UAV development is making an important directional change because of the new rule currently being prepared
by the Federal Aviation Administration (FAA) will allow small UAVs to operate in civilian airspace.
This will make unmanned aerial vehicle development for civilian uses become a focal point for companies
around the world. Development will be concentrated on small unmanned aerial vehicles which can be utilized in
the U.S. for border surveillance, criminal surveillance, monitoring and surveying natural resources and wildlife,
as well as continued focus as weather-related uses.
However, the functions and proficiency for military uses of unmanned aerial vehicles will remain at the
forefront. Reduction of American casualties in war will remain a priority and this will keep the development of
UAVs at the top of the list for all the Armed Services.
Military Uses and Capabilities of UAVs
The U. S. Military has been using UAV technology for many decades. Over the past decade we have seen an
evolution of unmanned aerial vehicles of many sizes and shapes transforming from reconnaissance and attack
type UAVs to fighter vehicles that can operate from aircraft carriers.
An attacking UAV would be guided by a human operator using the color video or thermal camera until it is
seconds away from launching an armor-piercing grenade. The laser rangefinder would not be used until then,
and the operator would only need to illuminate the target briefly (less than a second) to establish the target’s
position before switching control to the UAV’s GPS/INS navigation system.
After that point, there is no need for the laser designator, so any device that blocks the laser designator would
be ineffective in thwarting the attack. The UAV would “remember” the target’s location and fire a grenade along
a trajectory that intersects that location, without further assistance from the designator. Thus, even the most
capable laser detection and jamming systems on the horizon would be ineffective against the UAV.
A single UAV could launch grenades at point-blank range at the sensitive radars and electronics mounted on
the exposed island of a Nimitz-class aircraft carrier, then launch grenades through the windows of the bridge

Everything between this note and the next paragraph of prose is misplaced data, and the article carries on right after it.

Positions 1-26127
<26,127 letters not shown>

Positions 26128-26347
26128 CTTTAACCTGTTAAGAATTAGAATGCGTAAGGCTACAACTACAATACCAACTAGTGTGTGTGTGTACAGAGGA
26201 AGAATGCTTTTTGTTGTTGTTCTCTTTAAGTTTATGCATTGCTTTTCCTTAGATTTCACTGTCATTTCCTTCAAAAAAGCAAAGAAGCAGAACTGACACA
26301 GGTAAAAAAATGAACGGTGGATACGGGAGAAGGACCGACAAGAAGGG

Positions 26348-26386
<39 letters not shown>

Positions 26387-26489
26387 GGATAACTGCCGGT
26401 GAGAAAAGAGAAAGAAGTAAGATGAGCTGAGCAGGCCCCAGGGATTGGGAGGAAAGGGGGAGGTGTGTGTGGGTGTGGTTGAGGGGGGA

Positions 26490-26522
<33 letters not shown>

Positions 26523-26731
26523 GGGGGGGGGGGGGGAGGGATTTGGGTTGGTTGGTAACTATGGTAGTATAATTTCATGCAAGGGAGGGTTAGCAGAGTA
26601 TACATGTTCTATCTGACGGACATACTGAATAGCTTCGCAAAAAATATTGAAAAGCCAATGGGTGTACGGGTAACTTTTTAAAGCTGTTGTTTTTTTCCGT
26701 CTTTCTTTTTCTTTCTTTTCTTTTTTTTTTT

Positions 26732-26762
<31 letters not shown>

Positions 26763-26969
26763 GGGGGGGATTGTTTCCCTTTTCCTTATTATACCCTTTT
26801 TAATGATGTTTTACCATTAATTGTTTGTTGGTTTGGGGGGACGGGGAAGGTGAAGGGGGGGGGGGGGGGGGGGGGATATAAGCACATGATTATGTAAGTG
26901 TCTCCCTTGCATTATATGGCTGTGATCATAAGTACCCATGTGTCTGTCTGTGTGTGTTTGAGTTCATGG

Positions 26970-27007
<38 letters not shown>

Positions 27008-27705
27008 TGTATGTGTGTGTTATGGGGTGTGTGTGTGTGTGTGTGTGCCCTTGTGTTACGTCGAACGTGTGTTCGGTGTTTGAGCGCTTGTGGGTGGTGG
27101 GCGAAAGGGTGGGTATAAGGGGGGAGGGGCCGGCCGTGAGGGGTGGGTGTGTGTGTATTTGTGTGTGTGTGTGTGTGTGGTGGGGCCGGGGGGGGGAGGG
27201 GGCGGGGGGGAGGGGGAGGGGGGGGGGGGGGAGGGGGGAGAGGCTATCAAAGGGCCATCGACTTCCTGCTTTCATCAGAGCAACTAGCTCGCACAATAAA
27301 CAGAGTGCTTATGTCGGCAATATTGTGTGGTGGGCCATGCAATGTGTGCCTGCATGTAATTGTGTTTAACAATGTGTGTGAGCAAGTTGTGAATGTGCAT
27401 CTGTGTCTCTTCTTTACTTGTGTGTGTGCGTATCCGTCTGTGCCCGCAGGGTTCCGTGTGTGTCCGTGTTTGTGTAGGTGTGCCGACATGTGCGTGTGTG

and primary flight control station, disabling the carrier’s ability to steer, navigate, and launch and recover the
ship’s aircraft. A UAV could fire 40 mm grenade rounds through the windows of the control tower at any
airbase, destroying the control tower, then proceed to use 40 mm rounds to destroy each aircraft on the
Advancements in UAV technology could leave the conventional military in a vulnerable position. A small
number of UAVs could destroy a division of soldiers and the armored vehicles and artillery they have on the
field. If terrorists had control of a group of UAVs, they could operate them from the back of a pickup to
decimate an urban area after slipping the small objects through security centers.
The positive aspects are that UAVs could save an enormous amount of money by replacing costly weapons
systems, aircraft and tanks, and greatly reduce casualties.
If remotely controlled UAVs have an Achilles’ heel, it is the data link between each operator and each UAV.
Perhaps a method could be developed that would jam all of the 40 data channels that link a Raven UAV with its
operator, and could be effectively deployed throughout every nation and in every theater where UAVs might
However, it would be a simple matter to expand the number of data channels in order to resist jamming, and it
is difficult to imagine a jamming technology that could be easily deployed throughout all Western nations and